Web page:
On January 11, 1993, ANTECO filed with the NLRC a manifestation moving for the position paper's dismissal on the grounds:
"1.That there is a non-joinder of the proper and indispensable parties;
"2.That Eduardo Nietes has no authority to represent the alleged ANTECO workers;
"3.That the alleged parties are not named in the petition;
"4.That the subject matter is already moot and academic;
"5.That the alleged petitioners are in estoppel;
"6.That the petition is not filed by the proper party (DOLE);
"7.That the NLRC has no jurisdiction over the subject matter of the petition;
"8.That there is no cause of action against respondent."[14]

On October 8, 1993, the NLRC dismissed the case, reasoning that on August 31, 1993, it directed petitioner to file formal complaints but did not do so. The NLRC dismissed the case for failure to "acquire jurisdiction over the persons of the complainants."[15]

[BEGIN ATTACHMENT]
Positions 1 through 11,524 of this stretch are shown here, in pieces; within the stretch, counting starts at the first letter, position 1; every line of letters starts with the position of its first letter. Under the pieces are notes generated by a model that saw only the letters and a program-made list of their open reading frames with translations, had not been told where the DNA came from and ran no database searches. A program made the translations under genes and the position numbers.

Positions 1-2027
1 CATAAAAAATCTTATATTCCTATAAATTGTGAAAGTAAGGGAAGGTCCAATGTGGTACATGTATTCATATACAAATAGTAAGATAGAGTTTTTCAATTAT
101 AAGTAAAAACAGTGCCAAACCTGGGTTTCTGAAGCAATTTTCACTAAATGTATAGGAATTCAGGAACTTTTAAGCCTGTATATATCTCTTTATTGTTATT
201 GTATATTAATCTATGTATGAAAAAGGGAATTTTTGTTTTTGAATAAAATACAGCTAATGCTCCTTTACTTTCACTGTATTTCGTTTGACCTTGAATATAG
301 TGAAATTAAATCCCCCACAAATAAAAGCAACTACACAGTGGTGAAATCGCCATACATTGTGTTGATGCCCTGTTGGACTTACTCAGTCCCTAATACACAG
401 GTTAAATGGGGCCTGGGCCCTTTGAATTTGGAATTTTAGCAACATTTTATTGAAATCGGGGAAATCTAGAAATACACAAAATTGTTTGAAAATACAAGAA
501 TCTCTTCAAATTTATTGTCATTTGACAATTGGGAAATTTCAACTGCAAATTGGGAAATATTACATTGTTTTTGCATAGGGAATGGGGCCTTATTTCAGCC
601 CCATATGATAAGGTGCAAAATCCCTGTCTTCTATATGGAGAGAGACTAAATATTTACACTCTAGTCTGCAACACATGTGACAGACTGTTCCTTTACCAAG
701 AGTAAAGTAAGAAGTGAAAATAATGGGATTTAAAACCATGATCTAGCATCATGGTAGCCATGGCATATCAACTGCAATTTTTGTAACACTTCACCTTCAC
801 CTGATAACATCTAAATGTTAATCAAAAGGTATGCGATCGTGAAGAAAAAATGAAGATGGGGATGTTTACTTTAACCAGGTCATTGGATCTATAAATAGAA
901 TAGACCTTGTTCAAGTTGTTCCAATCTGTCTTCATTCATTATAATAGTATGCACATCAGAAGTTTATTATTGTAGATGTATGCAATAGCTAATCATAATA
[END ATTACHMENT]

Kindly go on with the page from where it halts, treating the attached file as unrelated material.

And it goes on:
Claiming to represent all of ANTECO's workers, on November 10, 1993, Eduardo Nietes filed an appeal with the NLRC. He argued that the position paper satisfied the requirements of a formal complaint.[16]

On February 7, 1994, the NLRC dismissed the appeal for being filed out of time. According to the NLRC, the appeal was filed nine (9) days late.[17] The NLRC found that petitioner received a copy of the assailed order[18] on November 3, 1993; the appeal was filed on November 22, 1993. The NLRC reasoned that the appeal "should have been filed on November 15, 1993, since November 13, 1993 was a Saturday."[19]